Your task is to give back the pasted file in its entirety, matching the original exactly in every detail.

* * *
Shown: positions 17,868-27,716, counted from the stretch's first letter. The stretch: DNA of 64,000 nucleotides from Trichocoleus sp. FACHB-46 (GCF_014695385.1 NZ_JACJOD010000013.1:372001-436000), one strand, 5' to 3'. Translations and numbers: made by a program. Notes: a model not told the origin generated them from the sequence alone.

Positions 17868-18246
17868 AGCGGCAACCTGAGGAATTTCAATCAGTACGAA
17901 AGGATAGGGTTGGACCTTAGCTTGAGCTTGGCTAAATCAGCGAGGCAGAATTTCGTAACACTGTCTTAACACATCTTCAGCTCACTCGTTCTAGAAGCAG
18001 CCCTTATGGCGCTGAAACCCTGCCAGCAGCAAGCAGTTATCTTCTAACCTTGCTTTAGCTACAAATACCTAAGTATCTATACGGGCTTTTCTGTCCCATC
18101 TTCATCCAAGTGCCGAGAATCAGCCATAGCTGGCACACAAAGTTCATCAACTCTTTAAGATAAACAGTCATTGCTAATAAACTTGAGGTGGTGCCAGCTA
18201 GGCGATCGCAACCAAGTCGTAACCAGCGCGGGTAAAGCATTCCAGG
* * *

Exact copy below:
Shown: positions 17,868-27,716, counted from the stretch's first letter. The stretch: DNA of 64,000 nucleotides from Trichocoleus sp. FACHB-46 (GCF_014695385.1 NZ_JACJOD010000013.1:372001-436000), one strand, 5' to 3'. Translations and numbers: made by a program. Notes: a model not told the origin generated them from the sequence alone.

Positions 17868-18246
17868 AGCGGCAACCTGAGGAATTTCAATCAGTACGAA
17901 AGGATAGGGTTGGACCTTAGCTTGAGCTTGGCTAAATCAGCGAGGCAGAATTTCGTAACACTGTCTTAACACATCTTCAGCTCACTCGTTCTAGAAGCAG
18001 CCCTTATGGCGCTGAAACCCTGCCAGCAGCAAGCAGTTATCTTCTAACCTTGCTTTAGCTACAAATACCTAAGTATCTATACGGGCTTTTCTGTCCCATC
18101 TTCATCCAAGTGCCGAGAATCAGCCATAGCTGGCACACAAAGTTCATCAACTCTTTAAGATAAACAGTCATTGCTAATAAACTTGAGGTGGTGCCAGCTA
18201 GGCGATCGCAACCAAGTCGTAACCAGCGCGGGTAAAGCATTCCAGG